Beauty Product Woes: Chemicals That Lurk in Your Cosmetics

Beauty Product Woes: Chemicals That Lurk in Your Cosmetics

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The beauty product industry in the United States is booming. According to statistical reports, in 2017, the United States alone generated over 86 billion dollars in revenue for cosmetic, fragrance and beauty product sales, followed by China at only 53 billion. Americans are spraying, wiping and applying all kinds of products on their skin, but how safe are these products? What kind of chemicals are we exposing ourselves to? Let’s look at just a few of the most concerning chemicals hiding in our beauty products.

Propylene Glycol 

Let’s just start with the fact that propylene glycol is also an ingredient in anti-freeze and paint. That alone should cause alarm bells to go off. Propylene glycol is able to penetrate the skin and when studied at high levels causes liver and kidney issues. You will likely find this worrisome chemical in your shampoo or deodorant. You can even find it in packaged food.

Formaldehyde

Formaldehyde is a gas that has a very strong smell and is commonly used in the production of cabinets, furniture and other building products. With that in mind, why is it in our cosmetics? Formaldehyde is a preservative and is used to prevent microbe growth. It has also proven to be linked to cancer and allergic reactions to the skin.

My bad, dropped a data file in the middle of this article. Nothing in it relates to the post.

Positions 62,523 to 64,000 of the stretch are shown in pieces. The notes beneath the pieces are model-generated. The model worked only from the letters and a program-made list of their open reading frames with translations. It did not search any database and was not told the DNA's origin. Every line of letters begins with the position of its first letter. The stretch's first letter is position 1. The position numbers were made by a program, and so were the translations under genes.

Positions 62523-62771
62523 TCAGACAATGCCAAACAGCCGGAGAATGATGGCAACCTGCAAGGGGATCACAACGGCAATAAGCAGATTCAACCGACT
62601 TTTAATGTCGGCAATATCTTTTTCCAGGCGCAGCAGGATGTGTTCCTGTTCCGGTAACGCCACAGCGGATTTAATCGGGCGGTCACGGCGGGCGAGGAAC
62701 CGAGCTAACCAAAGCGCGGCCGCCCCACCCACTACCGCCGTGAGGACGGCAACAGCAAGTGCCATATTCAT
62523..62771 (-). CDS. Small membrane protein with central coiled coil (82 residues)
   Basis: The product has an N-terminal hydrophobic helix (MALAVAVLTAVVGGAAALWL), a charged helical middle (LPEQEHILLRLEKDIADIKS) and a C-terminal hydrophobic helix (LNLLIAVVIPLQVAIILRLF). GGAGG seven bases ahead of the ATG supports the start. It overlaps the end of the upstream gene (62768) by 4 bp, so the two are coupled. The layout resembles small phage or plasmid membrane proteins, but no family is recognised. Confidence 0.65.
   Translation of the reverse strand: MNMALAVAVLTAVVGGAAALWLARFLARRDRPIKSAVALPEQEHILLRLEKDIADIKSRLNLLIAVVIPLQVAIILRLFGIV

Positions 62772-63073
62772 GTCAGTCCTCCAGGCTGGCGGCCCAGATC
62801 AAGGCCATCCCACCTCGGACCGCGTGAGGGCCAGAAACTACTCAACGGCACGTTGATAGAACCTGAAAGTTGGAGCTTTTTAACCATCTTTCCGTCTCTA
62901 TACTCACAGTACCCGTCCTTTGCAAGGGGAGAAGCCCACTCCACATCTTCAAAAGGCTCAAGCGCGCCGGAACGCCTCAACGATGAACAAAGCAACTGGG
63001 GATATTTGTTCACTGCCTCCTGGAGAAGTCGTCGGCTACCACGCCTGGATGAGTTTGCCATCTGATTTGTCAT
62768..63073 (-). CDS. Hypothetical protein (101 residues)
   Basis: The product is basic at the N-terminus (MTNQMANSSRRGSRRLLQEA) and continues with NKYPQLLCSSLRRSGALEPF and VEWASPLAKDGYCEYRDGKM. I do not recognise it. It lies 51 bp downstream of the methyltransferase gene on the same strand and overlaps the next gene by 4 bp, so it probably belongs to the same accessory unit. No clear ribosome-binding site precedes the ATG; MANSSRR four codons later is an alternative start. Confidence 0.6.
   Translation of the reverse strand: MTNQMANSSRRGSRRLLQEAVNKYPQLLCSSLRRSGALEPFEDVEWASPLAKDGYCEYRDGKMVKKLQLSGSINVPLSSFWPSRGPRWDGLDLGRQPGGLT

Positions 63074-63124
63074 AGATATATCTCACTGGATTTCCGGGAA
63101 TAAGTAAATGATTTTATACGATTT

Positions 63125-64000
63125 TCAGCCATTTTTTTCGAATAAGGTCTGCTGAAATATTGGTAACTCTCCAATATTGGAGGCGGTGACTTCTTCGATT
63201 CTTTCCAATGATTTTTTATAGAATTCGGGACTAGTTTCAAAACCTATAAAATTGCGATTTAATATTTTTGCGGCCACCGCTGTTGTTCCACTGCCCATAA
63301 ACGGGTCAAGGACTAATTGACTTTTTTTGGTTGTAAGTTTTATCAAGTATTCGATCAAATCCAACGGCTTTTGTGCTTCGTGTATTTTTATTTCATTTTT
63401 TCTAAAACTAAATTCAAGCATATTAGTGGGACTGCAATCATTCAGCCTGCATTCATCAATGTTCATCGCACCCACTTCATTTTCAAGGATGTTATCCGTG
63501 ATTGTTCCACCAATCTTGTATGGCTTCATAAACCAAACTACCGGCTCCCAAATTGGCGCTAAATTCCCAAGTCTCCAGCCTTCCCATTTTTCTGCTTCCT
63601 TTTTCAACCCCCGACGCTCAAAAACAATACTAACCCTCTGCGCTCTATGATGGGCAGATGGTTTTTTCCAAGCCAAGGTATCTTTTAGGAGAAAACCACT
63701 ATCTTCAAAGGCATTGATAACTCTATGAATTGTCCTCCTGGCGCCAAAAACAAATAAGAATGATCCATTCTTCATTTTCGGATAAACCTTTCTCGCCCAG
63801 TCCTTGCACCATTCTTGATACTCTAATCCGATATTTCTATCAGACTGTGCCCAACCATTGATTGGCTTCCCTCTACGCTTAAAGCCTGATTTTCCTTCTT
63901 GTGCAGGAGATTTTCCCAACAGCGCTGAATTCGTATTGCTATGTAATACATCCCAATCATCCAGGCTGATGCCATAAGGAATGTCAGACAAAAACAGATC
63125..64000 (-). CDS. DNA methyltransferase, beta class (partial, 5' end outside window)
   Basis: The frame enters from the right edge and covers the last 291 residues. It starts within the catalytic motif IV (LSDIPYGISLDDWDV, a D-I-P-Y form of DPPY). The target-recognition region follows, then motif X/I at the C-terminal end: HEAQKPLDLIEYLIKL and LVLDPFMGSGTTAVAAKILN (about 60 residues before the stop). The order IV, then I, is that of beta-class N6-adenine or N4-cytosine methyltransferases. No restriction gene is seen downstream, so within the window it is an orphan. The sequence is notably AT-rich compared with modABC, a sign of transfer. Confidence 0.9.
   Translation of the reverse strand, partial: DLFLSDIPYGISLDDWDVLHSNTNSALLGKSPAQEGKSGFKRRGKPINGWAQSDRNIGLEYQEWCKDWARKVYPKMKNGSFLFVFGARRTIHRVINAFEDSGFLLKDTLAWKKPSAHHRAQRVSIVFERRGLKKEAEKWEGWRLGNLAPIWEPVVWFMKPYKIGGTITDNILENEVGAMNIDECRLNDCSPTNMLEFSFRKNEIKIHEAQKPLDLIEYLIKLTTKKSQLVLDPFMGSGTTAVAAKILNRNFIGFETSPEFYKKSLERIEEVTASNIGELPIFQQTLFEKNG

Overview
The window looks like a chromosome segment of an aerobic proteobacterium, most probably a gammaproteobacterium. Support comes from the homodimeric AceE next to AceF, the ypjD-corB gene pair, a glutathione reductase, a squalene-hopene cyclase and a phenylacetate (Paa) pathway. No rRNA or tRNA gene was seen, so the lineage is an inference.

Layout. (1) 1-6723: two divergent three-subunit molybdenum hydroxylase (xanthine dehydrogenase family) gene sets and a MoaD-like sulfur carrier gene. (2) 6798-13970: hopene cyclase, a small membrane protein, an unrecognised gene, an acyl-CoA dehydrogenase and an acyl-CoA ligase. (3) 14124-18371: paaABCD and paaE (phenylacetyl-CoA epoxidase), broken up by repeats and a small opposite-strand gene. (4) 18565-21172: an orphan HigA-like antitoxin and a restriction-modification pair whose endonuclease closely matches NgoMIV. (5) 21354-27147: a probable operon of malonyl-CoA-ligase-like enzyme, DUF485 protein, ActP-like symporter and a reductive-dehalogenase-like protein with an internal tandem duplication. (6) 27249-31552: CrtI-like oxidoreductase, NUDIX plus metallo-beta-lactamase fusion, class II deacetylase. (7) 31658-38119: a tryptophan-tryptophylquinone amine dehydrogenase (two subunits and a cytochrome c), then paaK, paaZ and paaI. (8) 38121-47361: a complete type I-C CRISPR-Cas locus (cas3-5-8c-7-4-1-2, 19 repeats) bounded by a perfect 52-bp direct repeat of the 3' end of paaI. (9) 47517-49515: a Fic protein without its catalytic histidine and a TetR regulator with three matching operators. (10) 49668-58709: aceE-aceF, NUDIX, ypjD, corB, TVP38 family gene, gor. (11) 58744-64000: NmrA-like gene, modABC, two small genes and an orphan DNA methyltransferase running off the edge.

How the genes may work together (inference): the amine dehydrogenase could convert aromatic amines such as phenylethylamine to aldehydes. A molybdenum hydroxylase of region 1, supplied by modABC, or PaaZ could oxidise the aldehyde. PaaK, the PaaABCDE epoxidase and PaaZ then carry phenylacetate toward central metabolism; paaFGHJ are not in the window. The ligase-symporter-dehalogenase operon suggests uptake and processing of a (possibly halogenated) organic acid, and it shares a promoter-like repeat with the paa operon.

Phthalates

You can find phthalates in a wide range of lotions, hair products, fragrances and nail products. It is a solvent that has been linked to cancer, endocrine issues and early puberty and endometriosis. Due to the risks posed by phthalates the European Union no longer allows its use in cosmetics. Unfortunately, the United States has not followed suit.

When you think of hazardous chemicals, you might imagine a large chemical plant with large holding tanks of chemicals with a liquiflo gear pump at each end continuously moving liquid from one process to another. Maybe you envision plant workers in chemical protection suits, eye shields and hand protection, and that wouldn’t be far from reality. Chemicals that pose a strong enough risk that special machinery and hazard precautions have to be used to handle them should not be lathered on our skin or scalp. It is cause for concern and something more and more Americans are becoming aware of.